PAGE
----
I am a Grinch when it comes to rallies. I don’t like the noise, the spinwheels, the signs, and the illusion of joy. The high flying speeches and smiles, the ritual of orchestrated applause — the happy screaming. I don’t like hype. I want detail.
I want to know more about why Hillary did this or Obama did that. There are differences between them — but even their campaign sites are thin on details and proposals.
I agree completely with this editorial in the Wisconsin State Journal that despite Hillary Clinton hoping a debate might help give her a push, more exposure to serious policy discussion is better, not worse, for the country — and Obama should jump at the chance:
When a political candidate starts demanding more debates, it’s usually because his or her campaign needs a lift.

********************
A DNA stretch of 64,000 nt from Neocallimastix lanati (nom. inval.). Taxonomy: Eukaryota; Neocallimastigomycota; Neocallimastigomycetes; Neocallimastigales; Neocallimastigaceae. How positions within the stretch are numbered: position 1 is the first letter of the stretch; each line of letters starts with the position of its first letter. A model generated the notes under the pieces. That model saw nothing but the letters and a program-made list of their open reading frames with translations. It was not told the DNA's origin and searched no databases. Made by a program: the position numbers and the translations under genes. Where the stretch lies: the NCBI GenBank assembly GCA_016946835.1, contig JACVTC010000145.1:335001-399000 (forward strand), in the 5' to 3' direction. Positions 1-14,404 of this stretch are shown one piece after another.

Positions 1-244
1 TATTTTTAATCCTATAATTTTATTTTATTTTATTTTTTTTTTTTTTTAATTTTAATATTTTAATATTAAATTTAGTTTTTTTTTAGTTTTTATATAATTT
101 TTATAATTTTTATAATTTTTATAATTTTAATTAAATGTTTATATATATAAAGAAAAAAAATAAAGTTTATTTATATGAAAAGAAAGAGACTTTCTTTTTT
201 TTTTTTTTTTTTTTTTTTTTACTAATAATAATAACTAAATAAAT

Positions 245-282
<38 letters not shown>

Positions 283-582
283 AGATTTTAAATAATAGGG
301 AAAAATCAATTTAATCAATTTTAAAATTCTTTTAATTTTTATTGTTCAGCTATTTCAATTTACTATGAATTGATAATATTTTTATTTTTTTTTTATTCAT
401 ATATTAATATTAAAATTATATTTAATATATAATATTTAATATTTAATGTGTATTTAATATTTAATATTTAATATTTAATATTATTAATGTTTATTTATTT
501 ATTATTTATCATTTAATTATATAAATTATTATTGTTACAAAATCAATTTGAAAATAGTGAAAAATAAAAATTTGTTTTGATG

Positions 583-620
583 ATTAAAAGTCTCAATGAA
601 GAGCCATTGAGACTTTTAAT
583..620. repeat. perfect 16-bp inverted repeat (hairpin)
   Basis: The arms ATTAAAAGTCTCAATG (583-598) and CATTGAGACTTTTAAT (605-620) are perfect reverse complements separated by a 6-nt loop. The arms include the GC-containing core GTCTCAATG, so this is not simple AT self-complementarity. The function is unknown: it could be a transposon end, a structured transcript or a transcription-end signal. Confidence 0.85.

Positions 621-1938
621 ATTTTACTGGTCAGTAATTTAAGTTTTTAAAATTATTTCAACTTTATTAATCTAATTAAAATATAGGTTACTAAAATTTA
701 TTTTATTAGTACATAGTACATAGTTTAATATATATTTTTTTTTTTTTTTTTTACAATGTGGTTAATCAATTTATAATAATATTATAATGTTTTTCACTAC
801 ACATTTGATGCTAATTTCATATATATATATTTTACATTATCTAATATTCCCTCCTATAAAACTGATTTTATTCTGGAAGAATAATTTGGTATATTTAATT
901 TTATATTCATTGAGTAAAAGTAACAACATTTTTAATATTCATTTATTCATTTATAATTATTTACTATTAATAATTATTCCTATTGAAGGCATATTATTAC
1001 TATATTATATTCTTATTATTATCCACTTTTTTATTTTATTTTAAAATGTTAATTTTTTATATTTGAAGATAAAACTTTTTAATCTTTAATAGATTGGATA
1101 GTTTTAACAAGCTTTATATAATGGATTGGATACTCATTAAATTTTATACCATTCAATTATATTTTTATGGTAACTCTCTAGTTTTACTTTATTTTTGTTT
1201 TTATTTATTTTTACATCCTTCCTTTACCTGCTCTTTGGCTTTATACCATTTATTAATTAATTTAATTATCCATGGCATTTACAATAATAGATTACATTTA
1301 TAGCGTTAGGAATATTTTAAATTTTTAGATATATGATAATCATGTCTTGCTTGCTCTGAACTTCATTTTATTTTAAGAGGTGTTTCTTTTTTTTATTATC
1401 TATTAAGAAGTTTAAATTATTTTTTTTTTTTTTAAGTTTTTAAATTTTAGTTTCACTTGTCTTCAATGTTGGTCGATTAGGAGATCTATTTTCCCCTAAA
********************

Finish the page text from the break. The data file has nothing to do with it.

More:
In recent days, Hillary Clinton and some of her key Wisconsin supporters have tried to pressure Barack Obama into debating at Marquette University in Milwaukee before Wisconsin’s big presidential primary Feb. 19.
Clinton and her political friends obviously favor a debate for more than civic reasons. Yet Obama should wholeheartedly accept the invitation anyway.
The Illinois senator is going to need Wisconsin — both now and in November — if he wants to become president. Our swing state deserves its own debate with questions focusing on Wisconsin, the Midwest and the economy.
Hillary Clinton’s juggernaut got dealt a mighty blow by her team’s failure to take the various caucuses seriously. Obama’s team was out in those caucus states in force.
If Obama’s team begins to think along similar lines as Patti Solis Doyle did — that there are things we don’t need to take seriously now (like debates!) — then the Obama team could find itself vulnerable in new ways.
— Steve Clemons